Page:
> > I would caution using permanent marker on garb. It has a
                    > > tendency to be not-so-permanent when liquid sunshine is
                    > > vigorously applied.
                    >
                    > You frequently pour cod-liver oil on your garb? Or radium or
                    > radon-laced water? Or are you referring to something else?

                    I think the reference was to rain...


                    --
                    Lyle H. Gray
                    gray@... -- text only, please
                    http://members.verizon.net/~vze3wwx7
                    --
                    Shared knowledge is preserved knowledge.
                  • zookni
                    ... I have seen permanent marker, sharpie, ect run with the application of very little water. And knowing that at events one often sees a great deal of gravity
                    Message 9 of 12 , Aug 8, 2006
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                      "Lyle H. Gray" <gray@...> wrote:
                      > I think the reference was to rain...


                      I have seen permanent marker, sharpie, ect run with the application of
                      very little water. And knowing that at events one often sees a great
                      deal of gravity bound airborne water....

                      Hardwin Payn
                      in the Pacific Northwest, site of the Temperate Rainforest
                    • m d b
                      ... of ... Maybe I was lucky with the brand and type of fur? No idea, but it s lasted a decade without running and we are in a very humid climate here;)
                      Message 10 of 12 , Aug 9, 2006
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                        > I have seen permanent marker, sharpie, ect run with the application
                        of
                        > very little water. And knowing that at events one often sees a great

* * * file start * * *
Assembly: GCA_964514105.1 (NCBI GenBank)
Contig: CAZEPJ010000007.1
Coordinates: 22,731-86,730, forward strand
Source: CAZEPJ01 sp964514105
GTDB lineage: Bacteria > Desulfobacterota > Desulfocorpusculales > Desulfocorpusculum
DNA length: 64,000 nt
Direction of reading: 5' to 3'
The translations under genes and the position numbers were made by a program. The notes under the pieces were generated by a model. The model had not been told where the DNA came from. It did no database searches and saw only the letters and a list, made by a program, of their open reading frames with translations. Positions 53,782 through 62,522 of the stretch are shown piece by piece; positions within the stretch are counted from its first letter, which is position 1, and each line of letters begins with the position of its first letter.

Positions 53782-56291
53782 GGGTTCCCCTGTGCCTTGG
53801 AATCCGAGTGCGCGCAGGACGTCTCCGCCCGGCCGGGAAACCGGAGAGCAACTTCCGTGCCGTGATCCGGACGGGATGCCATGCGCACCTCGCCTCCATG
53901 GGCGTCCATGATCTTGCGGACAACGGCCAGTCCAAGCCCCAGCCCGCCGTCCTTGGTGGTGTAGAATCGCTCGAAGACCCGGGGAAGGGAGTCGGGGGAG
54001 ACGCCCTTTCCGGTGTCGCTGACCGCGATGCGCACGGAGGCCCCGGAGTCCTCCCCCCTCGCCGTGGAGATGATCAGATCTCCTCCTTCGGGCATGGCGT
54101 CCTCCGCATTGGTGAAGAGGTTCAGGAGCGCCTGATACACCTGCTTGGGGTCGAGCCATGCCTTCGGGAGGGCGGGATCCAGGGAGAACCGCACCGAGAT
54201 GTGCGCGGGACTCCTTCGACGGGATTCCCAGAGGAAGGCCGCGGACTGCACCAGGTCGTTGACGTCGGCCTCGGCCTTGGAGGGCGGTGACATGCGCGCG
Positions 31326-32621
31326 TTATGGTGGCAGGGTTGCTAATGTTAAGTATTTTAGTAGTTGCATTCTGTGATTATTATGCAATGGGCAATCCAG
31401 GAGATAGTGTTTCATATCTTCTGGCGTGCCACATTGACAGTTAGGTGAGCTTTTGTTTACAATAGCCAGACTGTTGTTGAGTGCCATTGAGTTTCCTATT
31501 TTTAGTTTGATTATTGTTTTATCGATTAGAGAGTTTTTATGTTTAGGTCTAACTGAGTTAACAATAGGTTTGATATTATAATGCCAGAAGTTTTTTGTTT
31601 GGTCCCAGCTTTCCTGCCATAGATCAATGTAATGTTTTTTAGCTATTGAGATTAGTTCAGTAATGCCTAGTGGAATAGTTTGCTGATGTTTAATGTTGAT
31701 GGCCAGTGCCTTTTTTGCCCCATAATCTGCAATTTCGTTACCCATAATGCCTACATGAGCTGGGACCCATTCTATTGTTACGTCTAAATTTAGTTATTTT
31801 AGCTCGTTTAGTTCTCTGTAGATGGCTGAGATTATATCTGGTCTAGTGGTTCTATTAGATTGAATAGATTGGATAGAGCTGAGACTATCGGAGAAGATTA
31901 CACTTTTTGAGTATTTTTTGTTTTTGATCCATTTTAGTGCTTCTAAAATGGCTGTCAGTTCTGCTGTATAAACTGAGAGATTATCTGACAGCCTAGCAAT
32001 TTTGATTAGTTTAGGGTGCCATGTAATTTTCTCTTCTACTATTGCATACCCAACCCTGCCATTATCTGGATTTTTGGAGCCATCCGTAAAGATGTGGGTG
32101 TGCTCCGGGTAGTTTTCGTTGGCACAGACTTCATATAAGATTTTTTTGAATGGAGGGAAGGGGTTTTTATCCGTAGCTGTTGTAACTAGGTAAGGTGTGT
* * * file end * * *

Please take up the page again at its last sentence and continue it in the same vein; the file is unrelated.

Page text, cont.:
> deal of gravity bound airborne water....

                        Maybe I was lucky with the brand and type of fur? No idea, but it's
                        lasted a decade without running and we are in a very humid climate
                        here;) Admittedly I haven't left the fur or the figure out in the
                        rain. My cat managed to lick of off some cheapo orange marker that
                        someone drew on him... Definitely not a marker to recommend then.

                        So, for the original poster to be safe, purchase black fur and make
                        the tails all from that.;)

                        I know I've heard of references to faking various luxury items (jewels
                        mostly and foods) but I do seem to recall reading about faking
                        different kinds of fur out of others. Just to get it into a
                        different kind of discussion.

                        Willemyne
                        http://glittersweet.com
                      • silkwarp
                        MODERATOR NOTE: PLEASE SIGN ALL POSTS TO THIS LIST THANK YOU Hi, I ll add my 2c worth. Ive been making mascot suits out of faux fur for 15 years. The best way
                        Message 11 of 12 , Aug 15, 2006
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                          MODERATOR NOTE:
                          PLEASE SIGN ALL POSTS TO THIS LIST
                          THANK YOU

                          Hi, I'll add my 2c worth.
                          Ive been making mascot suits out of faux fur for 15 years. The best
                          way to simulate ermine is to choose silky, good quality fur in both
                          black and white. Manufacture your 'tips' out of the black and stitch
                          them into your white one by one. Its not that slow and looks soooo
                          much better. I
                          generally snip the pile where the spot or tip is going to be placed
                          down to the backing cloth so that the black is nicely embedded in the
                          pile. You can cheat and use a mini glue gun, but this involves both
                          practice and on occaisions pain - should you get it wrong the natural
                          instinct is to try to pull it off with your fingers!
                          Real fur is still the best though....
                        • silkwarp
                          ... So sorry, no offence intended, I m just not to up to speed with lists and postings I ll keep my 2c worth to myself in future - Anne Ginders
                          Message 12 of 12 , Aug 19, 2006
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                            --- In Authentic_SCA@yahoogroups.com, "silkwarp" <service@...> wrote:
                            >
                            > MODERATOR NOTE:
                            > PLEASE SIGN ALL POSTS TO THIS LIST
                            > THANK YOU

                            So sorry, no offence intended, I'm just not to up to speed with lists
                            and postings
                            I'll keep my 2c worth to myself in future -
                            Anne Ginders